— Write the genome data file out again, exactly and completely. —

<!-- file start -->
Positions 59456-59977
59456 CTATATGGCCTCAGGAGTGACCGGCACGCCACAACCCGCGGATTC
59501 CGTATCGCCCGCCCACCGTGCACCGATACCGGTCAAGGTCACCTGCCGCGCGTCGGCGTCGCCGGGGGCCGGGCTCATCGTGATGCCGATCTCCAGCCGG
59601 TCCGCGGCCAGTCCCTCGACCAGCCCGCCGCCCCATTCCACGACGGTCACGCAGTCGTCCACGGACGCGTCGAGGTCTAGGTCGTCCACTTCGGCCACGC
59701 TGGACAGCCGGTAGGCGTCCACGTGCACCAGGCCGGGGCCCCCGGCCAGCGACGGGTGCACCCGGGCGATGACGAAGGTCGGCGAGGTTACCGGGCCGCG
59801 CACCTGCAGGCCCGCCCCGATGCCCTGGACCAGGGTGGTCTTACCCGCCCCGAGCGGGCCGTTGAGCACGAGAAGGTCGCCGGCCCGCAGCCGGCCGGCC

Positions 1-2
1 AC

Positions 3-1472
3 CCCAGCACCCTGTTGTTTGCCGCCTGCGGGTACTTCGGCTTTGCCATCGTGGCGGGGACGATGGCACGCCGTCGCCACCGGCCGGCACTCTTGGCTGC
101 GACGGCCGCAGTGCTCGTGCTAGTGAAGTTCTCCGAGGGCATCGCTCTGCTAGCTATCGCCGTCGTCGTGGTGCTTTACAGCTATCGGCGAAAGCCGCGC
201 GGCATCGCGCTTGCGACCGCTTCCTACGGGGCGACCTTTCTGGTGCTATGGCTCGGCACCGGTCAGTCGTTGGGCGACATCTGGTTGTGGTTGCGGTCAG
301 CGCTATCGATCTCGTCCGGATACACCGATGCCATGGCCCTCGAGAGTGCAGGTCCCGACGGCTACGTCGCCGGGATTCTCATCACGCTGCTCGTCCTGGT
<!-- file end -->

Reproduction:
Positions 59456-59977
59456 CTATATGGCCTCAGGAGTGACCGGCACGCCACAACCCGCGGATTC
59501 CGTATCGCCCGCCCACCGTGCACCGATACCGGTCAAGGTCACCTGCCGCGCGTCGGCGTCGCCGGGGGCCGGGCTCATCGTGATGCCGATCTCCAGCCGG
59601 TCCGCGGCCAGTCCCTCGACCAGCCCGCCGCCCCATTCCACGACGGTCACGCAGTCGTCCACGGACGCGTCGAGGTCTAGGTCGTCCACTTCGGCCACGC
59701 TGGACAGCCGGTAGGCGTCCACGTGCACCAGGCCGGGGCCCCCGGCCAGCGACGGGTGCACCCGGGCGATGACGAAGGTCGGCGAGGTTACCGGGCCGCG
59801 CACCTGCAGGCCCGCCCCGATGCCCTGGACCAGGGTGGTCTTACCCGCCCCGAGCGGGCCGTTGAGCACGAGAAGGTCGCCGGCCCGCAGCCGGCCGGCC

Positions 1-2
1 AC

Positions 3-1472
3 CCCAGCACCCTGTTGTTTGCCGCCTGCGGGTACTTCGGCTTTGCCATCGTGGCGGGGACGATGGCACGCCGTCGCCACCGGCCGGCACTCTTGGCTGC
101 GACGGCCGCAGTGCTCGTGCTAGTGAAGTTCTCCGAGGGCATCGCTCTGCTAGCTATCGCCGTCGTCGTGGTGCTTTACAGCTATCGGCGAAAGCCGCGC
201 GGCATCGCGCTTGCGACCGCTTCCTACGGGGCGACCTTTCTGGTGCTATGGCTCGGCACCGGTCAGTCGTTGGGCGACATCTGGTTGTGGTTGCGGTCAG
301 CGCTATCGATCTCGTCCGGATACACCGATGCCATGGCCCTCGAGAGTGCAGGTCCCGACGGCTACGTCGCCGGGATTCTCATCACGCTGCTCGTCCTGGT